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Genetic and environmental influences on socio-emotional behavior in toddlers: an initial twin study of the infant-toddler social and emotional assessment.
J Child Psychol Psychiatry. 2007 Oct; 48(10):1014-24.JC

Abstract

BACKGROUND

Relatively little is known about the genetic architecture of childhood behavioral disorders in very young children.

METHOD

In this study, parents completed the Infant-Toddler Social and Emotional Assessment, a questionnaire that assesses symptoms of childhood disorders, as well as socio-emotional competencies, for 822 twin pairs (49.3% female; age 17-48 months) participating in the Wisconsin Twin Project. Psychometric, rater bias, and sex-limitation models explored the role of genetic and environmental influences on (1) externalizing and internalizing behavior; (2) less commonly assessed behaviors pertaining to physical and emotional dysregulation, general competencies, social relatedness; and (3) infrequent behaviors such as those associated with pervasive developmental delays.

RESULTS

Heritable influences accounted for the majority (56% or more) of variation in behavior that was commonly observed by both parents. The remaining variance was associated with non-shared environmental factors, with the exception of competency and atypical behavior, which were also influenced by shared environmental factors. In contrast, for most behaviors, the variation unique to mother and father ratings was split between variation due to shared environment or rater biases and to measurement error. Little evidence emerged for sex differences in the underlying causes of variation.

Authors+Show Affiliations

Health Studies Department, University of Chicago, Chicago, IL 60637,USA. vanhulle@uchicago.eduNo affiliation info availableNo affiliation info available

Pub Type(s)

Journal Article
Research Support, N.I.H., Extramural
Twin Study

Language

eng

PubMed ID

17915002

Citation

Van Hulle, C A., et al. "Genetic and Environmental Influences On Socio-emotional Behavior in Toddlers: an Initial Twin Study of the Infant-toddler Social and Emotional Assessment." Journal of Child Psychology and Psychiatry, and Allied Disciplines, vol. 48, no. 10, 2007, pp. 1014-24.
Van Hulle CA, Lemery-Chalfant K, Goldsmith HH. Genetic and environmental influences on socio-emotional behavior in toddlers: an initial twin study of the infant-toddler social and emotional assessment. J Child Psychol Psychiatry. 2007;48(10):1014-24.
Van Hulle, C. A., Lemery-Chalfant, K., & Goldsmith, H. H. (2007). Genetic and environmental influences on socio-emotional behavior in toddlers: an initial twin study of the infant-toddler social and emotional assessment. Journal of Child Psychology and Psychiatry, and Allied Disciplines, 48(10), 1014-24.
Van Hulle CA, Lemery-Chalfant K, Goldsmith HH. Genetic and Environmental Influences On Socio-emotional Behavior in Toddlers: an Initial Twin Study of the Infant-toddler Social and Emotional Assessment. J Child Psychol Psychiatry. 2007;48(10):1014-24. PubMed PMID: 17915002.
* Article titles in AMA citation format should be in sentence-case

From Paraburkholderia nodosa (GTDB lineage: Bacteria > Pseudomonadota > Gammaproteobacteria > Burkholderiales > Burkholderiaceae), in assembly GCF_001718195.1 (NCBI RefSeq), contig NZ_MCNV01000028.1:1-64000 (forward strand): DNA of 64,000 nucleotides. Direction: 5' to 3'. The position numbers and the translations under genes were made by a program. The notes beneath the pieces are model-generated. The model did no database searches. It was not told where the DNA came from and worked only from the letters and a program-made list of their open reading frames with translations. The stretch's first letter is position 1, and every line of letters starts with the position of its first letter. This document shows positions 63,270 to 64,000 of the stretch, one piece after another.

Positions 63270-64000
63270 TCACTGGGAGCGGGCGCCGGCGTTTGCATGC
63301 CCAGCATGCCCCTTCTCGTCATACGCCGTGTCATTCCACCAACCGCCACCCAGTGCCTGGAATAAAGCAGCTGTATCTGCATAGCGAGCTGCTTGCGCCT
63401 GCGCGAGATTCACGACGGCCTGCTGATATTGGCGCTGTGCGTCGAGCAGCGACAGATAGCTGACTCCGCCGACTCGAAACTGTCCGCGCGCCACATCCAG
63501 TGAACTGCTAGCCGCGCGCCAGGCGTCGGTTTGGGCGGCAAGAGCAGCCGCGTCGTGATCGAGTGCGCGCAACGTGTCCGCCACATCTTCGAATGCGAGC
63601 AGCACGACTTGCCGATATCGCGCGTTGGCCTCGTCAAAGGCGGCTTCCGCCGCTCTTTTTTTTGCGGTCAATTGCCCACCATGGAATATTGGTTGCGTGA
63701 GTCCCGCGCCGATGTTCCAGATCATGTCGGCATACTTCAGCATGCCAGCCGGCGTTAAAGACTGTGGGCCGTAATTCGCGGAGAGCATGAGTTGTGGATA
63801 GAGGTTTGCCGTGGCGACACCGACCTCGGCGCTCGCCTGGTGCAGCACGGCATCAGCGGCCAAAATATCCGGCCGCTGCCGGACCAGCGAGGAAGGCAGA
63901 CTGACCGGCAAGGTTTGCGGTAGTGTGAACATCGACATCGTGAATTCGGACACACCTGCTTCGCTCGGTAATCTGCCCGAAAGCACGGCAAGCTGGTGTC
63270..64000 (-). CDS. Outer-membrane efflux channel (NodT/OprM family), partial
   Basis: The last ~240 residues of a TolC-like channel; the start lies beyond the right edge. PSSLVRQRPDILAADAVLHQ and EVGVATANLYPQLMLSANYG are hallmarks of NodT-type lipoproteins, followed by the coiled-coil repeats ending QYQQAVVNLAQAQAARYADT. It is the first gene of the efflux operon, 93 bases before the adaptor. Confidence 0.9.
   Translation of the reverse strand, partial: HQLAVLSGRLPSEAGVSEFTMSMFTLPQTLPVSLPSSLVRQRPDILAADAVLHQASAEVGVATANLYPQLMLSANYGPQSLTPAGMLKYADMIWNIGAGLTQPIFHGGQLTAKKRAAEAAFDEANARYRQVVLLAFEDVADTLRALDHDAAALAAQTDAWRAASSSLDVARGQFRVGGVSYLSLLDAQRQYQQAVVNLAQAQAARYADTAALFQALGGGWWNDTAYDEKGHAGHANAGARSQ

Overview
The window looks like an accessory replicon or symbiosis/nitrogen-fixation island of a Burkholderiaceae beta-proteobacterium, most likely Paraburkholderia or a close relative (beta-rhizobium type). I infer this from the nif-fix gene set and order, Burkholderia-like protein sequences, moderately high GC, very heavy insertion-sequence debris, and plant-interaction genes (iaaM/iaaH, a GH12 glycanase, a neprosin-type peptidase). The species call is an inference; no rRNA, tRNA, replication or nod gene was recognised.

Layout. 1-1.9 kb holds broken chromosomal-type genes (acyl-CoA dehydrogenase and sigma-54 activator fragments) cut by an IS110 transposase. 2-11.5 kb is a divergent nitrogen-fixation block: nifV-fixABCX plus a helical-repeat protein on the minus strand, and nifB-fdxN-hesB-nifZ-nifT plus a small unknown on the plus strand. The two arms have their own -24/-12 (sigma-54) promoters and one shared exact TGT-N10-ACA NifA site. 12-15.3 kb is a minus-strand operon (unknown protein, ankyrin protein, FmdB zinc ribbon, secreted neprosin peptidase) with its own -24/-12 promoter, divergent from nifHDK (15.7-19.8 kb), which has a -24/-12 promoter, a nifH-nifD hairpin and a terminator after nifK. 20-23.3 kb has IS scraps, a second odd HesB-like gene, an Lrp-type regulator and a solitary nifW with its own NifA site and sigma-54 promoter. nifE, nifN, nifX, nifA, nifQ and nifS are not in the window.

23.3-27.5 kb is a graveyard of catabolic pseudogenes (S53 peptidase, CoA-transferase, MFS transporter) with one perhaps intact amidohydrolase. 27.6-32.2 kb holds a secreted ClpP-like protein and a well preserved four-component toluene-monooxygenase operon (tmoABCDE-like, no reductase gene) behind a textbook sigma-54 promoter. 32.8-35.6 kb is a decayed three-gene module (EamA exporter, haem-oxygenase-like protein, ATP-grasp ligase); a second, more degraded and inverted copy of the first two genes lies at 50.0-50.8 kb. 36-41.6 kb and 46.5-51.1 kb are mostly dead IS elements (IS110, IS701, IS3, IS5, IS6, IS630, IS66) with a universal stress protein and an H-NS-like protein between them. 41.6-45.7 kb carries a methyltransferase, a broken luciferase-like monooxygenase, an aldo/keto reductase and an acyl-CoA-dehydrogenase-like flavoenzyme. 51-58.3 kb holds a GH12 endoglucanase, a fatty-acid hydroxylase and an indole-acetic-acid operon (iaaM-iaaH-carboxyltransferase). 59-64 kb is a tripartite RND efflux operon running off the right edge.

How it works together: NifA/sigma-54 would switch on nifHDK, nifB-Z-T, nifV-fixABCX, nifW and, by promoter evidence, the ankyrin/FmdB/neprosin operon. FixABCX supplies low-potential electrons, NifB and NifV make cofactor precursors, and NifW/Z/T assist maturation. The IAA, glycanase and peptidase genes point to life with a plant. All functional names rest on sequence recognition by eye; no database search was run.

TY - JOUR T1 - Genetic and environmental influences on socio-emotional behavior in toddlers: an initial twin study of the infant-toddler social and emotional assessment. AU - Van Hulle,C A, AU - Lemery-Chalfant,K, AU - Goldsmith,H H, PY - 2007/10/5/pubmed PY - 2008/2/7/medline PY - 2007/10/5/entrez SP - 1014 EP - 24 JF - Journal of child psychology and psychiatry, and allied disciplines JO - J Child Psychol Psychiatry VL - 48 IS - 10 N2 - BACKGROUND: Relatively little is known about the genetic architecture of childhood behavioral disorders in very young children. METHOD: In this study, parents completed the Infant-Toddler Social and Emotional Assessment, a questionnaire that assesses symptoms of childhood disorders, as well as socio-emotional competencies, for 822 twin pairs (49.3% female; age 17-48 months) participating in the Wisconsin Twin Project. Psychometric, rater bias, and sex-limitation models explored the role of genetic and environmental influences on (1) externalizing and internalizing behavior; (2) less commonly assessed behaviors pertaining to physical and emotional dysregulation, general competencies, social relatedness; and (3) infrequent behaviors such as those associated with pervasive developmental delays. RESULTS: Heritable influences accounted for the majority (56% or more) of variation in behavior that was commonly observed by both parents. The remaining variance was associated with non-shared environmental factors, with the exception of competency and atypical behavior, which were also influenced by shared environmental factors. In contrast, for most behaviors, the variation unique to mother and father ratings was split between variation due to shared environment or rater biases and to measurement error. Little evidence emerged for sex differences in the underlying causes of variation. SN - 0021-9630 UR - https://www.unboundmedicine.com/medline/citation/17915002/Genetic_and_environmental_influences_on_socio_emotional_behavior_in_toddlers:_an_initial_twin_study_of_the_infant_toddler_social_and_emotional_assessment_ L2 - https://doi.org/10.1111/j.1469-7610.2007.01787.x DB - PRIME DP - Unbound Medicine ER -